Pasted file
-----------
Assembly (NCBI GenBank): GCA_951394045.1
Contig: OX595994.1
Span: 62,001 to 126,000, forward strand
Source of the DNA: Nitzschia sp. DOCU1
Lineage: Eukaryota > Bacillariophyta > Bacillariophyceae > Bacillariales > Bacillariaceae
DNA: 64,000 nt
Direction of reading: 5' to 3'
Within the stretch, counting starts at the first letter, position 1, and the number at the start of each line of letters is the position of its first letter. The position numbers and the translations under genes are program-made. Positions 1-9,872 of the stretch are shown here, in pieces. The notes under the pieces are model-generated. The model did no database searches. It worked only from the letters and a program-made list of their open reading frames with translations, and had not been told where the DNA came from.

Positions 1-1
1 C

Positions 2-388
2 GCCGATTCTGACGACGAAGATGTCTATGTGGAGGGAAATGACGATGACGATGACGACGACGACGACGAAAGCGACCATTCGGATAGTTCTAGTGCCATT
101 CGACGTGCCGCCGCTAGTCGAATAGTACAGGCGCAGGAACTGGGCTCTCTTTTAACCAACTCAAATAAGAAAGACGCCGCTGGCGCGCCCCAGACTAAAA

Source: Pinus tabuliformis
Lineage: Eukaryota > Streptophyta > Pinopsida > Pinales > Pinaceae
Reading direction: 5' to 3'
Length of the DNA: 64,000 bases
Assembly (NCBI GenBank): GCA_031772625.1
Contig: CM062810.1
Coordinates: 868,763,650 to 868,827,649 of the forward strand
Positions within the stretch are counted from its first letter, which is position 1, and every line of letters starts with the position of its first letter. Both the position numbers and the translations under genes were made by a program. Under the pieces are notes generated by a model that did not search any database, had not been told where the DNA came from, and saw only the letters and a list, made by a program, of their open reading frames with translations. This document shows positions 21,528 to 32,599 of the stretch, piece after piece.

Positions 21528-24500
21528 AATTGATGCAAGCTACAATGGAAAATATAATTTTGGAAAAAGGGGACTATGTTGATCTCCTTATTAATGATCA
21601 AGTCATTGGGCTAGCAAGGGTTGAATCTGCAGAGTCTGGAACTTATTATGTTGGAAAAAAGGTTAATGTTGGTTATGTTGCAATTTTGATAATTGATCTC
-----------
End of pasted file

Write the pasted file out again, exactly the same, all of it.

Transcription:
Assembly (NCBI GenBank): GCA_951394045.1
Contig: OX595994.1
Span: 62,001 to 126,000, forward strand
Source of the DNA: Nitzschia sp. DOCU1
Lineage: Eukaryota > Bacillariophyta > Bacillariophyceae > Bacillariales > Bacillariaceae
DNA: 64,000 nt
Direction of reading: 5' to 3'
Within the stretch, counting starts at the first letter, position 1, and the number at the start of each line of letters is the position of its first letter. The position numbers and the translations under genes are program-made. Positions 1-9,872 of the stretch are shown here, in pieces. The notes under the pieces are model-generated. The model did no database searches. It worked only from the letters and a program-made list of their open reading frames with translations, and had not been told where the DNA came from.

Positions 1-1
1 C

Positions 2-388
2 GCCGATTCTGACGACGAAGATGTCTATGTGGAGGGAAATGACGATGACGATGACGACGACGACGACGAAAGCGACCATTCGGATAGTTCTAGTGCCATT
101 CGACGTGCCGCCGCTAGTCGAATAGTACAGGCGCAGGAACTGGGCTCTCTTTTAACCAACTCAAATAAGAAAGACGCCGCTGGCGCGCCCCAGACTAAAA

Source: Pinus tabuliformis
Lineage: Eukaryota > Streptophyta > Pinopsida > Pinales > Pinaceae
Reading direction: 5' to 3'
Length of the DNA: 64,000 bases
Assembly (NCBI GenBank): GCA_031772625.1
Contig: CM062810.1
Coordinates: 868,763,650 to 868,827,649 of the forward strand
Positions within the stretch are counted from its first letter, which is position 1, and every line of letters starts with the position of its first letter. Both the position numbers and the translations under genes were made by a program. Under the pieces are notes generated by a model that did not search any database, had not been told where the DNA came from, and saw only the letters and a list, made by a program, of their open reading frames with translations. This document shows positions 21,528 to 32,599 of the stretch, piece after piece.

Positions 21528-24500
21528 AATTGATGCAAGCTACAATGGAAAATATAATTTTGGAAAAAGGGGACTATGTTGATCTCCTTATTAATGATCA
21601 AGTCATTGGGCTAGCAAGGGTTGAATCTGCAGAGTCTGGAACTTATTATGTTGGAAAAAAGGTTAATGTTGGTTATGTTGCAATTTTGATAATTGATCTC